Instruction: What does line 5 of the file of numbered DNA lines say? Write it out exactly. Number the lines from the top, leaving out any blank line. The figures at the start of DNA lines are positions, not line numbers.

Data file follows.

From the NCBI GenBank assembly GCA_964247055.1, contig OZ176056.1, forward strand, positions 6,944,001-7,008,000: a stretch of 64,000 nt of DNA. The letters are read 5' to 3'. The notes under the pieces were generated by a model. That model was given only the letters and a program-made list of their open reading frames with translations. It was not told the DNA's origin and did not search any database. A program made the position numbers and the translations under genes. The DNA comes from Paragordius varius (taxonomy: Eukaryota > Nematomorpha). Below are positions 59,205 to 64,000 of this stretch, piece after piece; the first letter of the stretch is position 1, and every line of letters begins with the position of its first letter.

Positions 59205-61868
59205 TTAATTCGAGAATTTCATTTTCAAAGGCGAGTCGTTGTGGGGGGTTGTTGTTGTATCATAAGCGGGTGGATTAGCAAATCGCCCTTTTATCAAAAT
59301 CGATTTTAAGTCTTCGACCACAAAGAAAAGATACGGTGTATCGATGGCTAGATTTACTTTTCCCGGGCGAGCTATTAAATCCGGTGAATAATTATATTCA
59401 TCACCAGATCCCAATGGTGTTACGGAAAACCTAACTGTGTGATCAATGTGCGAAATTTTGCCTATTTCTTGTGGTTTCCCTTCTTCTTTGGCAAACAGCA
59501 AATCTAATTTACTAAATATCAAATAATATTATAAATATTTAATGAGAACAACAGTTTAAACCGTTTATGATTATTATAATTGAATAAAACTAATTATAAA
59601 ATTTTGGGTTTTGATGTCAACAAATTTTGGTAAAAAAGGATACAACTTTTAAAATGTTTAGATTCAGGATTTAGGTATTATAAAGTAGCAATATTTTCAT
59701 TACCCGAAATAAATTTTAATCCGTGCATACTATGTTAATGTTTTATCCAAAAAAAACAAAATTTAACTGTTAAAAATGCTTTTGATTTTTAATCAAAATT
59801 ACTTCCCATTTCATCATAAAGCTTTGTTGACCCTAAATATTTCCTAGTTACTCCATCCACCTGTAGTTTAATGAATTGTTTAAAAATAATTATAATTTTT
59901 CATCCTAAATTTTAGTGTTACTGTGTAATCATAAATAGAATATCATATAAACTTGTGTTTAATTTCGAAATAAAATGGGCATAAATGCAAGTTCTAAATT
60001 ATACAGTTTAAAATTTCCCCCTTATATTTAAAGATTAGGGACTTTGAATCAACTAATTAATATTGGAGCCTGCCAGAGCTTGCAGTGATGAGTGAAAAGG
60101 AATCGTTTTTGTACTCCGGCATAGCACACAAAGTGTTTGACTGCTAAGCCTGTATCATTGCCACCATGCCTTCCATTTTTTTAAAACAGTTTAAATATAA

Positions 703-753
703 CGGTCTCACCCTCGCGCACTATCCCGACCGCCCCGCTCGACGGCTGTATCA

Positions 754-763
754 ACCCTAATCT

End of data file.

59401 TCACCAGATCCCAATGGTGTTACGGAAAACCTAACTGTGTGATCAATGTGCGAAATTTTGCCTATTTCTTGTGGTTTCCCTTCTTCTTTGGCAAACAGCA